Anderson, Donald Hamilton, W. W. (Fife Central)
Archer, Rt Hon Peter Harrison, Rt Hon Walter
Ashley, Rt Hon Jack Haynes, Frank
Atkinson, N. (Tottenham) Heffer, Eric S.
Bagier, Gordon A. T. Hogg, N. (C'nauld & Kilsyth)
Banks, Tony (Newham NW) Holland, Stuart (Vauxhall)
Barnett, Guy Home Robertson, John
Barron, Kevin Hoyle, Douglas
Beckett, Mrs Margaret Hughes, Robert (Aberdeen N)
Bell, Stuart Hughes, Sean (Knowsley S)
Bennett, A. (Dent'n & Red'sh) Janner, Hon Greville
Bidwell, Sydney John, Brynmor
Boothroyd, Miss Betty Jones, Barry (Alyn & Deeside)
Boyes, Roland Kaufman, Rt Hon Gerald
Brown, Gordon (D'f'mline E) Lambie, David
Brown, Hugh D. (Provan) Lamond, James
Brown, N. (N'c'tle-u-Tyne E) Leadbitter, Ted
Buchan, Norman Leighton, Ronald
Caborn, Richard Lewis, Terence (Worsley)
Callaghan, Rt Hon J. Litherland, Robert
Campbell-Savours, Dale Lloyd, Tony (Stretford)
Canavan, Dennis McCartney, Hugh
Carter-Jones, Lewis McDonald, Dr Oonagh
Clark, Dr David (S Shields) McNamara, Kevin
Clarke, Thomas McTaggart, Robert
Clay, Robert Madden, Max
Clelland, David Gordon Mallon, Seamus
Clwyd, Mrs Ann Marek, Dr John
Cocks, Rt Hon M. (Bristol S) Marshall, David (Shettleston)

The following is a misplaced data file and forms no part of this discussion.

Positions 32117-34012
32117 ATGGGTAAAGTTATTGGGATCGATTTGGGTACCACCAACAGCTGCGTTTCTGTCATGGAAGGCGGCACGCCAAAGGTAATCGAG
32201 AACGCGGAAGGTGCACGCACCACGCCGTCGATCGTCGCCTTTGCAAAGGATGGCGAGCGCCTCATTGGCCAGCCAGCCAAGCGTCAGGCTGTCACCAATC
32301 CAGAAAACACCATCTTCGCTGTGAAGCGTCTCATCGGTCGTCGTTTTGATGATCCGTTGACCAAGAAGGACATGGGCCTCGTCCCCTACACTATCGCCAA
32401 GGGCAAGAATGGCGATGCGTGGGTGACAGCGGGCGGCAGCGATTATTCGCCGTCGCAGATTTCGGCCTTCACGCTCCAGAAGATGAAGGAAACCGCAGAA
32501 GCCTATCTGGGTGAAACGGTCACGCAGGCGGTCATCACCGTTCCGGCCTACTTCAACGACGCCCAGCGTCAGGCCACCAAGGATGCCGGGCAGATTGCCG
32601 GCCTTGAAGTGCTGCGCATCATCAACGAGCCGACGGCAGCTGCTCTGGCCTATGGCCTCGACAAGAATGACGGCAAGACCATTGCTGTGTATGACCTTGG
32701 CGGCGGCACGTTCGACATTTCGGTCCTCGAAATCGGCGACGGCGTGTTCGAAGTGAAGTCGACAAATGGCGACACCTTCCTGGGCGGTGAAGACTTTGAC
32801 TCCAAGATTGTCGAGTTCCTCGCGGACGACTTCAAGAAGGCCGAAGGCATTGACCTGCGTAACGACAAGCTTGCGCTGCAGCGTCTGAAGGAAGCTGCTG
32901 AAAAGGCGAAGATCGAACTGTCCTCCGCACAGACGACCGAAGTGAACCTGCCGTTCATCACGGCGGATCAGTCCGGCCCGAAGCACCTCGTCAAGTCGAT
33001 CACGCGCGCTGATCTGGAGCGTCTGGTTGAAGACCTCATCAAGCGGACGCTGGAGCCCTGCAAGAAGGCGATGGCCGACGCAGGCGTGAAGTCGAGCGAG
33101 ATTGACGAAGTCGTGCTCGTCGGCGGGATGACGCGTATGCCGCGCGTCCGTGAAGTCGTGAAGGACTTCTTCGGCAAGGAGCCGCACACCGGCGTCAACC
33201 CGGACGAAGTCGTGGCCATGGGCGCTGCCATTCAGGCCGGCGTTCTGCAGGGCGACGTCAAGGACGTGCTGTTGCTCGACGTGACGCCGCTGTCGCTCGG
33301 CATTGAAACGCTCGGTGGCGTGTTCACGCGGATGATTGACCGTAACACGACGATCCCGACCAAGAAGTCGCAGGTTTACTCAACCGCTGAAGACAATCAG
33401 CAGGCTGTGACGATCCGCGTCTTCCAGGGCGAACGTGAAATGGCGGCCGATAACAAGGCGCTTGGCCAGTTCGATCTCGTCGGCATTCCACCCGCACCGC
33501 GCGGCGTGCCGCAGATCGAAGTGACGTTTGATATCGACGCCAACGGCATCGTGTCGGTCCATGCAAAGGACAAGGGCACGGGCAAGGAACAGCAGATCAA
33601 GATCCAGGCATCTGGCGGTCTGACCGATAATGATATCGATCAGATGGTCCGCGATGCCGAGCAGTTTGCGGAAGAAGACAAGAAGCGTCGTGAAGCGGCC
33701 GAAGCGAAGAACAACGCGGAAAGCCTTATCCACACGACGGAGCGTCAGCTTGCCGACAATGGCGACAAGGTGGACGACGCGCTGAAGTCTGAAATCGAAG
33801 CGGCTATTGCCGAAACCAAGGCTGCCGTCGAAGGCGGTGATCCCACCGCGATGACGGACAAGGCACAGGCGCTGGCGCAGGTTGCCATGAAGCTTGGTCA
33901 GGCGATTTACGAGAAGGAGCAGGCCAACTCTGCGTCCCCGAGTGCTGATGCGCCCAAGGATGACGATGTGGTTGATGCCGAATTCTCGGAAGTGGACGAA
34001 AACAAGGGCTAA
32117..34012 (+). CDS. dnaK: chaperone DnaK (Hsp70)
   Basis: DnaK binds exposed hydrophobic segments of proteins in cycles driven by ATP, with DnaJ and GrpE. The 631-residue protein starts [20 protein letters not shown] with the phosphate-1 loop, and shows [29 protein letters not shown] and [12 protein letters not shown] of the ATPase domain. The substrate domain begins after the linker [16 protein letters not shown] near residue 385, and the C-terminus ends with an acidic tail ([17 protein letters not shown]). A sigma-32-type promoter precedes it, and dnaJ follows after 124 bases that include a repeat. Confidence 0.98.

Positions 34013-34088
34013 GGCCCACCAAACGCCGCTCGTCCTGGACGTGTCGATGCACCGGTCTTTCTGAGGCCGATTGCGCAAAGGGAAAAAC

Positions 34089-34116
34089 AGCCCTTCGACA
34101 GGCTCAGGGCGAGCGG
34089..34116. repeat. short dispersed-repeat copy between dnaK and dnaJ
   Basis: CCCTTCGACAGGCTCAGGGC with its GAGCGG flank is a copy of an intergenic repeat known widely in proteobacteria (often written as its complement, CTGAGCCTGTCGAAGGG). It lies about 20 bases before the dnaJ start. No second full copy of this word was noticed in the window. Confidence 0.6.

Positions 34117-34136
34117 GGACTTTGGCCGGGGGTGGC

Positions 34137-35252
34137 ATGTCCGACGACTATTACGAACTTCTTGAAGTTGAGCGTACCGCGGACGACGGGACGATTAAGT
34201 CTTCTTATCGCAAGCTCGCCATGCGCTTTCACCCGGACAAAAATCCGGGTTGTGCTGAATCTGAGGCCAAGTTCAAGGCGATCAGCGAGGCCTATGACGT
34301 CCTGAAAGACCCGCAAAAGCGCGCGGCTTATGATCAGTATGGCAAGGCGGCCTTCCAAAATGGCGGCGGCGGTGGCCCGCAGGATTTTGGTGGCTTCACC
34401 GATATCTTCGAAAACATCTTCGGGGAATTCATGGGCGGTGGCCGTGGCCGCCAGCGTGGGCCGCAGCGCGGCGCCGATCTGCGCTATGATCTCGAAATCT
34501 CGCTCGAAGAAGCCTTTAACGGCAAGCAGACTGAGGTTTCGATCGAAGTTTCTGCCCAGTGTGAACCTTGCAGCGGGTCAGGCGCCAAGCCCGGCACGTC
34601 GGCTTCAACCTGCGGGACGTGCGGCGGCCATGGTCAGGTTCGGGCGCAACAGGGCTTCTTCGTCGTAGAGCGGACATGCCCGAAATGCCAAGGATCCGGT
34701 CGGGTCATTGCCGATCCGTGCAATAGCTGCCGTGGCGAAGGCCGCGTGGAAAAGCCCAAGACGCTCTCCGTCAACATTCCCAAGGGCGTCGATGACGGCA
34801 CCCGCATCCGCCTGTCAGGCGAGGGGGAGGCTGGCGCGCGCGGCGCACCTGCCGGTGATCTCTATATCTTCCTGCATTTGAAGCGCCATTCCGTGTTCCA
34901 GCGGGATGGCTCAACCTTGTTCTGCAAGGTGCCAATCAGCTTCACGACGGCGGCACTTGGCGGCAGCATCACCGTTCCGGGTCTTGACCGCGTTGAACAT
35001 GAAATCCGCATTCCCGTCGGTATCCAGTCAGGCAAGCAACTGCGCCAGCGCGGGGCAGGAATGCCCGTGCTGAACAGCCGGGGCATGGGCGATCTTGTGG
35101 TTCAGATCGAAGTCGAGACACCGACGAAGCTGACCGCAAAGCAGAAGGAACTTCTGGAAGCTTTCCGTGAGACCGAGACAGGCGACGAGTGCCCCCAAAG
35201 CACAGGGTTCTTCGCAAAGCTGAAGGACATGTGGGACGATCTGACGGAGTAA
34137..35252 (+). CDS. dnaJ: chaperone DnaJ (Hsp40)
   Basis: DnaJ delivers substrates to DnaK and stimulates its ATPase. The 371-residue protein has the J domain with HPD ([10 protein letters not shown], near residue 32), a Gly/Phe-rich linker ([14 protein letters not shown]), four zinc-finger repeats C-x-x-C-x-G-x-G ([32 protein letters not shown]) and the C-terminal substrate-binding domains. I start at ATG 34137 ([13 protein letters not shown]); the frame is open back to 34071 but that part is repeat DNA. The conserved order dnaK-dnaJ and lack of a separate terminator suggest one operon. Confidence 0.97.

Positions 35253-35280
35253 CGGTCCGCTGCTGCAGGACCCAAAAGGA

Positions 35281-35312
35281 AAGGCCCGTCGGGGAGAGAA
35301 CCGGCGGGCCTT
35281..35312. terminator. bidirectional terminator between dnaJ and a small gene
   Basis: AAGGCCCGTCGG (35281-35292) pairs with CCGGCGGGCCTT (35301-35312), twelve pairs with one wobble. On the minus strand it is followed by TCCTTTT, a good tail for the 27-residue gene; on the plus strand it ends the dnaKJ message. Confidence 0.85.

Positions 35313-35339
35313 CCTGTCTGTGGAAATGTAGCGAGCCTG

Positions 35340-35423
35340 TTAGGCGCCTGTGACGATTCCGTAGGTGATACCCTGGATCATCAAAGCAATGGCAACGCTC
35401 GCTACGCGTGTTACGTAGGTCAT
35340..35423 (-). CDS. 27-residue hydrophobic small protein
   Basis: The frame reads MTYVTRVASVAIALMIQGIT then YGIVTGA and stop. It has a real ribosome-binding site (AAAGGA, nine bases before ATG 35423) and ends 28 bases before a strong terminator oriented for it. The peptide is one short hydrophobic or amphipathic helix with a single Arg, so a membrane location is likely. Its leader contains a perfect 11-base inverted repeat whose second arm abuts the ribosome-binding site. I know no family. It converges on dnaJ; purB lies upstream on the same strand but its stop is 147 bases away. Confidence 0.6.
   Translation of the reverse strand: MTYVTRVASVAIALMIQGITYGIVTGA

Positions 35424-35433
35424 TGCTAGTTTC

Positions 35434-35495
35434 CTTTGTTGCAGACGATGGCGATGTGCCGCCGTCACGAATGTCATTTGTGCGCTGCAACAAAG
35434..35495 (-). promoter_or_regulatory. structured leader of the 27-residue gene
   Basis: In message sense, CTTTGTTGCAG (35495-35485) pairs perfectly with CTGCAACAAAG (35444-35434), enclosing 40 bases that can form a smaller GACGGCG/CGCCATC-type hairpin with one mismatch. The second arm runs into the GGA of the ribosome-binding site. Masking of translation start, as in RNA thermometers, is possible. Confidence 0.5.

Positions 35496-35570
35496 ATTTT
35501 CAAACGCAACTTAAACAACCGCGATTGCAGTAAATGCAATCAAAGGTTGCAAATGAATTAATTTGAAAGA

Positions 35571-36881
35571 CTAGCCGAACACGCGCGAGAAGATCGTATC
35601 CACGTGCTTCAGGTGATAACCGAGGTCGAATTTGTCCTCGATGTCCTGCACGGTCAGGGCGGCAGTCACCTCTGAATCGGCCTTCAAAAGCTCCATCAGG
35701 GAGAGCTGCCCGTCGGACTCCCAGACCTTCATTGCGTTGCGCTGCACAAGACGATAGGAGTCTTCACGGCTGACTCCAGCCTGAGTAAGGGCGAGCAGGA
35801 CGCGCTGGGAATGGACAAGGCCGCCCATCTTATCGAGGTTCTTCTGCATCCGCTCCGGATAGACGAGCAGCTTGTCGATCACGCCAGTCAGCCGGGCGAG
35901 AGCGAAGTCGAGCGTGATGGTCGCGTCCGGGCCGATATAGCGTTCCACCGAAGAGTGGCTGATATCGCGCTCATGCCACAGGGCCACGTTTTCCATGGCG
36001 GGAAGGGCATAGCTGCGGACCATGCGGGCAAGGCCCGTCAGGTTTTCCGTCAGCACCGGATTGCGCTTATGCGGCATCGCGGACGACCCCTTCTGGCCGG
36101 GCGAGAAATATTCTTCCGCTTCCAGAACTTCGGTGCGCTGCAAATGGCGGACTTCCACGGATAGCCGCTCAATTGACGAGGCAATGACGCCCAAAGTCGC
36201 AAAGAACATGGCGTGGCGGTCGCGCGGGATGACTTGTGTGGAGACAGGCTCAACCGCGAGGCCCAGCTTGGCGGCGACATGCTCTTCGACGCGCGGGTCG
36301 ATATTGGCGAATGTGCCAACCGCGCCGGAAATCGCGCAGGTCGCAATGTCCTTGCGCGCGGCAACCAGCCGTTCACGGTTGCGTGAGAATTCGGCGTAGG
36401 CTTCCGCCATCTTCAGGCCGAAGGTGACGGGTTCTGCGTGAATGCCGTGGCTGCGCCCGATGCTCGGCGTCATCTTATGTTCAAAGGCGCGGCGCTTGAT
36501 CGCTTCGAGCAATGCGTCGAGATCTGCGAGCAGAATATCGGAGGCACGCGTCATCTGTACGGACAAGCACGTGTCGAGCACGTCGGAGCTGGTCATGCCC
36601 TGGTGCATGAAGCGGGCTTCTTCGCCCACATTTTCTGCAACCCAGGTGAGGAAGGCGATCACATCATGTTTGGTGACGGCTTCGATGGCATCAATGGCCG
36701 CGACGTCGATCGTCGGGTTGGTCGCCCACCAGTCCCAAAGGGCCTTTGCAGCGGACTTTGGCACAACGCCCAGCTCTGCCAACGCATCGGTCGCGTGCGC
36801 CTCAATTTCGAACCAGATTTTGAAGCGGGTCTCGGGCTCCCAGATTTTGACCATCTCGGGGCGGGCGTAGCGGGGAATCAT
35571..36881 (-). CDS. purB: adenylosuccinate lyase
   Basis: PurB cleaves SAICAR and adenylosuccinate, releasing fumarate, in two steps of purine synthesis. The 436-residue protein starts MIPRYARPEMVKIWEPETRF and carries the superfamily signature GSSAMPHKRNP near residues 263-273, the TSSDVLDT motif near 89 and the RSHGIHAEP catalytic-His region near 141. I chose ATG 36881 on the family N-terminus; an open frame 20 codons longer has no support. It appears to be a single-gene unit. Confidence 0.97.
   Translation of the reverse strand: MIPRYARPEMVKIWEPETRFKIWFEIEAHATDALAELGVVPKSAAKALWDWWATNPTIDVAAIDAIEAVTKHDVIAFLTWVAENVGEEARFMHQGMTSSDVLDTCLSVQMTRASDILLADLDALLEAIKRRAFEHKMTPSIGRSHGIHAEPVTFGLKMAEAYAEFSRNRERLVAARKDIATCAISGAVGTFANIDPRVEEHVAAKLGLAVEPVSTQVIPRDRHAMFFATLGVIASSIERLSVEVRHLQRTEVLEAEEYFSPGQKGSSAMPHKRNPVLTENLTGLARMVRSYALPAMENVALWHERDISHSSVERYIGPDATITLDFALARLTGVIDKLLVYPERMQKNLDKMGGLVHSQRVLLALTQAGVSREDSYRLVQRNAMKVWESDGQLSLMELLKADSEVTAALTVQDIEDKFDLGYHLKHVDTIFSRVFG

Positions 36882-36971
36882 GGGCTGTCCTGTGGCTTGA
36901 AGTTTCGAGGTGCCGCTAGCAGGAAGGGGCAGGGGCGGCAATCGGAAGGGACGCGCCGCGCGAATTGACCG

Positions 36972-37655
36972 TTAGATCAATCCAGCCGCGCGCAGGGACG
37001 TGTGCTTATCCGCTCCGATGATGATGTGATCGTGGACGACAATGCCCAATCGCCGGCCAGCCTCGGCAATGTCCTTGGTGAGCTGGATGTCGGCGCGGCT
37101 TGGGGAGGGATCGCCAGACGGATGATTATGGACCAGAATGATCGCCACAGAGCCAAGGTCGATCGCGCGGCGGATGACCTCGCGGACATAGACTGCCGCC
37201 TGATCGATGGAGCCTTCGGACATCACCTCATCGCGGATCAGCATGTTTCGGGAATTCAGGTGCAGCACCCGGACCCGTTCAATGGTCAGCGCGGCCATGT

Cohen, Harry Martin, Michael
Conlan, Bernard Mason, Rt Hon Roy
Cook, Robin F. (Livingston) Maxton, John
Corbyn, Jeremy Maynard, Miss Joan
Craigen, J. M. Meacher, Michael
Crowther, Stan Michie, William
Cunliffe, Lawrence Mikardo, Ian
Cunningham, Dr John Millan, Rt Hon Bruce
Davis, Terry (B'ham, H'ge H'I) Miller, Dr M. S. (E Kilbride)
Deakins, Eric Mitchell, Austin (G't Grimsby)
Dewar, Donald Morris, Rt Hon A. (W'shawe)
Dobson, Frank Morris, Rt Hon J. (Aberavon)
Dormand, Jack Oakes, Rt Hon Gordon
Dubs, Alfred O'Brien, William
Duffy, A. E. P. O'Neill, Martin
Dunwoody, Hon Mrs G. Orme, Rt Hon Stanley
Eadie, Alex Park, George
Eastham, Ken Parry, Robert
Edwards, Bob (W'h'mpt'n SE) Pavitt, Laurie
Evans, John (St. Helens N) Pendry, Tom
Ewing, Harry Pike, Peter
Fatchett, Derek Powell, Raymond (Ogmore)
Faulds, Andrew Prescott, John
Field, Frank (Birkenhead) Redmond, Martin
Fields, T. (L'pool Broad Gn) Rees, Rt Hon M. (Leeds S)
Fisher, Mark Richardson, Ms Jo
Flannery, Martin Roberts, Ernest (Hackney N)
Forrester, John Robertson, George
Foster, Derek Rogers, Allan
Foulkes, George Rowlands, Ted
Fraser, J. (Norwood) Sheerman, Barry
Freeson, Rt Hon Reginald Shore, Rt Hon Peter
Godman, Dr Norman Short, Mrs R.(W'hampt'n NE)
Golding, John Skinner, Dennis
Gould, Bryan Smith, C.(Isl'ton S & F'bury)
Smith, Rt Hon J. (M'ds E) Wardell, Gareth (Gower)
Snape, Peter Wareing, Robert
Soley, Clive Welsh, Michael
Spearing, Nigel Wigley, Dafydd
Stewart, Rt Hon D. (W Isles) Williams, Rt Hon A.
Stott, Roger Wilson, Gordon
Strang, Gavin Winnick, David
Thomas, Dafydd (Merioneth) Young, David (Bolton SE)
Thomas, Dr R. (Carmarthen)
Thompson, J. (Wansbeck) Tellers for the Noes:
Thorne, Stan (Preston) Mr. Don Dixon and
Tinn, James Mr. Allen McKay.
Torney, Tom

Question accordingly agreed to.